Some truth about TPUTH

Some truth about TPUTH

TPUTH launched yesterday, an electronic newspaper that strikes a balance somewhere between Matt Drudge and Jon Stewart but specifically for geeks, designers, and venture capitalists.

I caught up with Craig Mod, editor and partly responsible for the concept. He answers some of my questions by email from Tokyo:

Where did the idea come from?

Craig Mod: This is an idea we’ve had for half a year (since launching We even went so far as to pitch a subset of it to VCs in San Francisco in November. With the Web Trend Engine, we get a stream of great links all day. These are curated (by Twitter users posting them), but not all of them are superb.

TPUTH takes our raw Web Trend stream and applies a light human touch on top of the machine processing to present that ~10% subset of the great articles that are superb.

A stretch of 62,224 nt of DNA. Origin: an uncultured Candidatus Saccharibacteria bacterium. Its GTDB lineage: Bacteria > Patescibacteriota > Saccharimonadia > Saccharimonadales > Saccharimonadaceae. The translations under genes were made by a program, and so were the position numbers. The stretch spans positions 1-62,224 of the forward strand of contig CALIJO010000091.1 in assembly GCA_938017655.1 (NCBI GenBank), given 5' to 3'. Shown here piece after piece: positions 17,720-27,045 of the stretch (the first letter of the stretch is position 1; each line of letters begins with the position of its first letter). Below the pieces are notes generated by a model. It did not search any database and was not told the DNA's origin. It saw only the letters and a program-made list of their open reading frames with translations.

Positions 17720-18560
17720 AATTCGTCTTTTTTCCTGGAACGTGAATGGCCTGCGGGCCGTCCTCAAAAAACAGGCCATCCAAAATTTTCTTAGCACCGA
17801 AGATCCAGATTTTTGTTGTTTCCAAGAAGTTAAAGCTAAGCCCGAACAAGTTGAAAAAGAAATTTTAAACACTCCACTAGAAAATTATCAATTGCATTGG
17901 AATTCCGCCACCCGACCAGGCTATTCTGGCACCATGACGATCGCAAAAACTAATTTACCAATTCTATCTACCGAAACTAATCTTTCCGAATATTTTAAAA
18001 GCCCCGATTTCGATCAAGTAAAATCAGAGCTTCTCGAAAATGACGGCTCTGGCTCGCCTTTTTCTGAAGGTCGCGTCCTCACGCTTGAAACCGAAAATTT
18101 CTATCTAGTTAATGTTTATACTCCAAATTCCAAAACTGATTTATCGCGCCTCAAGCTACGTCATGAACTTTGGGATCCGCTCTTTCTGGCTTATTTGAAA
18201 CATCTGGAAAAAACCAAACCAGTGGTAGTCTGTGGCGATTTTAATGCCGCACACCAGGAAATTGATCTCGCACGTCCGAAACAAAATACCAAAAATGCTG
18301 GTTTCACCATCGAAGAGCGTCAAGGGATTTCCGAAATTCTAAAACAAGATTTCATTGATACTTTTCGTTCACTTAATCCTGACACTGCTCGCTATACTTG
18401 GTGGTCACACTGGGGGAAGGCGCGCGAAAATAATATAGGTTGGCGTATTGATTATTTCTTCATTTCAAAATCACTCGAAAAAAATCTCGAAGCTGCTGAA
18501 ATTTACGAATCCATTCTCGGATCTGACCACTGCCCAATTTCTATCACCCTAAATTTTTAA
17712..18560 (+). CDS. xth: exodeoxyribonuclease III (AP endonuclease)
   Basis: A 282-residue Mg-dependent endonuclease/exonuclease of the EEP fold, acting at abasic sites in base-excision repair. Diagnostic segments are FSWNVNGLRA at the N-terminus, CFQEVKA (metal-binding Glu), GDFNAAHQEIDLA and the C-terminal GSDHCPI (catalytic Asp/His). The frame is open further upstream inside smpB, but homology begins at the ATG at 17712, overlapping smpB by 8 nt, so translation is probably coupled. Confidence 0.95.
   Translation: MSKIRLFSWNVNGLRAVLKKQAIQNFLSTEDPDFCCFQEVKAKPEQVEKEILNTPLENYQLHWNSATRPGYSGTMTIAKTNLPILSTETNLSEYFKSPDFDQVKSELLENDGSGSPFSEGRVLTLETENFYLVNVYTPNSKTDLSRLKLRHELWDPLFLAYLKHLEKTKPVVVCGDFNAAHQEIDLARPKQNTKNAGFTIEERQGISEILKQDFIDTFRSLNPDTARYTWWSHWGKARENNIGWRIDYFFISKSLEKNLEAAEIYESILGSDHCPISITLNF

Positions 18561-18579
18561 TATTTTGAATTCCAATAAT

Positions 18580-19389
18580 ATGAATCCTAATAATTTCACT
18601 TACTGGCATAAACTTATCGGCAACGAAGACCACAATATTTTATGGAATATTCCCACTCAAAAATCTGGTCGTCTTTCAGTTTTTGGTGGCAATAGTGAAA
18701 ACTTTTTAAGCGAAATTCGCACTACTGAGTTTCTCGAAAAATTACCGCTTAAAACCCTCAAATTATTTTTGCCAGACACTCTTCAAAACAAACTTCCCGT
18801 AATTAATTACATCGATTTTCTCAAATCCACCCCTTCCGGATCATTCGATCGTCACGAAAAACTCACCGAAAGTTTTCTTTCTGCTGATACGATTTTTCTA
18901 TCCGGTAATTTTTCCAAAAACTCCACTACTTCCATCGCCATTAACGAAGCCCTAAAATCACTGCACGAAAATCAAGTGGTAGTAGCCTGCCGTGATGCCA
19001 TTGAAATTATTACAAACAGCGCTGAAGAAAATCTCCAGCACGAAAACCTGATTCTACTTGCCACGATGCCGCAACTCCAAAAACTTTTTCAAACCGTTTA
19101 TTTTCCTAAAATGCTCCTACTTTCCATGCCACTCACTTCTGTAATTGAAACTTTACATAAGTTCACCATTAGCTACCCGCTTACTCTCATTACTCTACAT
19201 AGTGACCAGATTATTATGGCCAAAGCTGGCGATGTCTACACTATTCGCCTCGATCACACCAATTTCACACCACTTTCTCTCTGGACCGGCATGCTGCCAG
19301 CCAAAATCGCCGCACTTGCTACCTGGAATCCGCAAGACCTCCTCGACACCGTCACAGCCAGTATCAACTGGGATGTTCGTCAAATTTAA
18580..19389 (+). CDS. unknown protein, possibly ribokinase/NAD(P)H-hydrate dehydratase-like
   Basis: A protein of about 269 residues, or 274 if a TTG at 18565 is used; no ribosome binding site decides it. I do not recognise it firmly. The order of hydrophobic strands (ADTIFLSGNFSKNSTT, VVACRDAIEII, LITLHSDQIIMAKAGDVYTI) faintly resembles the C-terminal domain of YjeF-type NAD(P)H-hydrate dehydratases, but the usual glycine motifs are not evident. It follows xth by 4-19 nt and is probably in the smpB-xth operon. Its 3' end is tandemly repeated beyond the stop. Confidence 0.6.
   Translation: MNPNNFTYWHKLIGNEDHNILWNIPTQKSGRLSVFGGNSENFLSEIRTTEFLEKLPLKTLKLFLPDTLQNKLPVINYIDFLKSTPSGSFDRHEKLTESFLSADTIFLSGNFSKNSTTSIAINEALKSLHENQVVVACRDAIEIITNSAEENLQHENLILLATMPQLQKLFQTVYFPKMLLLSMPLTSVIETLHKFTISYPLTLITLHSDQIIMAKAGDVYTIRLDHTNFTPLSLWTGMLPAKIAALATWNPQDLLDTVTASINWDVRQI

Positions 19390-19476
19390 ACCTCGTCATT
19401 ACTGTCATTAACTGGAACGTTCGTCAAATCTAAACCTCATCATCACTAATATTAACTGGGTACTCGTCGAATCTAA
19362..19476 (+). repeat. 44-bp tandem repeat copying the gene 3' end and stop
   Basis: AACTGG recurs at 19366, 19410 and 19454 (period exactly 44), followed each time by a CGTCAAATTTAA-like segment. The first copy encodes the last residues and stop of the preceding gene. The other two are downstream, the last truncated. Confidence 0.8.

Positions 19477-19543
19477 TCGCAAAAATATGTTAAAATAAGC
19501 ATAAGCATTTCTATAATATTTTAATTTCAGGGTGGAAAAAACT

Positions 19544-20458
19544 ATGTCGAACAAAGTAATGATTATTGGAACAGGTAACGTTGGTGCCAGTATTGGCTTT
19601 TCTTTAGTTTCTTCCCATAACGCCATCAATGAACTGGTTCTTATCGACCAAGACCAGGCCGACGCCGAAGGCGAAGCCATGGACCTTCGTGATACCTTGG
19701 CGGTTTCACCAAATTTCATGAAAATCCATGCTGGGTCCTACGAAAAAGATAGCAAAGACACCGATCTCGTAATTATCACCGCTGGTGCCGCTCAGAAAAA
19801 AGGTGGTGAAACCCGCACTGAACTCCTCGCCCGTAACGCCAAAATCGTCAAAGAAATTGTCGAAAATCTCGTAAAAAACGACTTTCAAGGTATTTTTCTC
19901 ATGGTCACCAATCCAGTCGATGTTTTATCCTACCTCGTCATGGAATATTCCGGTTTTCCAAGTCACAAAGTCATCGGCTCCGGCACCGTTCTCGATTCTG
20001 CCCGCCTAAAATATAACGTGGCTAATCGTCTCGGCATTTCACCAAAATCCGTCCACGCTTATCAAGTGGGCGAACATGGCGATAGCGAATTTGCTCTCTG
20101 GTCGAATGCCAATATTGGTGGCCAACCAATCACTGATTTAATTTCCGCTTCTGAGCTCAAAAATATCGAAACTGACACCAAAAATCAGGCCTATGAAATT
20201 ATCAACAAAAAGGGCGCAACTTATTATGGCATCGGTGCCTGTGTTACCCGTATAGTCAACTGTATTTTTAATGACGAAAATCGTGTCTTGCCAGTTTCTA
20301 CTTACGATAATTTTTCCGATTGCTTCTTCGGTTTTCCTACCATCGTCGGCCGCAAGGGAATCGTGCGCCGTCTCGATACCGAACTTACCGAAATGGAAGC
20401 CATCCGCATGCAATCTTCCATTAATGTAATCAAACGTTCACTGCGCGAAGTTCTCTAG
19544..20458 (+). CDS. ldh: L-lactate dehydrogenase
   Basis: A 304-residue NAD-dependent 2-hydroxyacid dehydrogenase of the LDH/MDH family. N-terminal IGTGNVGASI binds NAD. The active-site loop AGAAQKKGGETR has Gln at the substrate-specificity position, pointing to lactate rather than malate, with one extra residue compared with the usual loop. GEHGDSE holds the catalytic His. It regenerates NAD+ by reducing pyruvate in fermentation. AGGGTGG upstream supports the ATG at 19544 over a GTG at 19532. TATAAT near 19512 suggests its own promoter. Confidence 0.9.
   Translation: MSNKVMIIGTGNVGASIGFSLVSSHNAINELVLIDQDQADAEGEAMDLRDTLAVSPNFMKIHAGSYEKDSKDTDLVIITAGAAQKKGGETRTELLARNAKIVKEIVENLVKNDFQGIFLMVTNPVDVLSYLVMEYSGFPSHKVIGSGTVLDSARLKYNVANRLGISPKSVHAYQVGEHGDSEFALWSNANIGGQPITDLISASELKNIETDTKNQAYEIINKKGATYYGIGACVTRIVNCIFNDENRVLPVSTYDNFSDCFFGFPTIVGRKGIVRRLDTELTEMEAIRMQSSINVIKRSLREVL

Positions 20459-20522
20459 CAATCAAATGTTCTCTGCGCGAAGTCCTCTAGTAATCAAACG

This is where “machine filtered, hand polished” comes in?

CM: In essence, we’re cyborg editors. By leveraging 1) the natural curation that happens when people post a link to Twitter and 2) the machine produced aggregate and filtration of those posts we are able to 3) apply a final, humorous, human touch. Making sure readers only see the best.

I’d be surprised if the most important tools we build going forward aren’t directly tied to some form of curation and filtration.

What’s the etymology of the name?

CM: Oliver breaks it down wonderfully on his blog post:

Typographically, explaining TPUTH is somewhat like explaining a live Tetris game. We used letters from the Russian word Pravda and molded them according to our aesthetic-alphabetical logic. To fully understand the puzzle, you need to have a look at the original Russian typography of Правда (”PRAVDA”, which means “truth”) and труд (”TRUD”, which means “work”):

We used the russian R which looks like a P in the western alphabet We inverted the Russian P — which looks like an aggressive U We mutilated the Russian D — which looks like a strange A — into a scary looking H.

[Image: Breakdown of the TPUTH logo, partly from the Russian typography of “PRAVDA”, which means “truth”]

Thanks Craig, and best to the TPUTH team!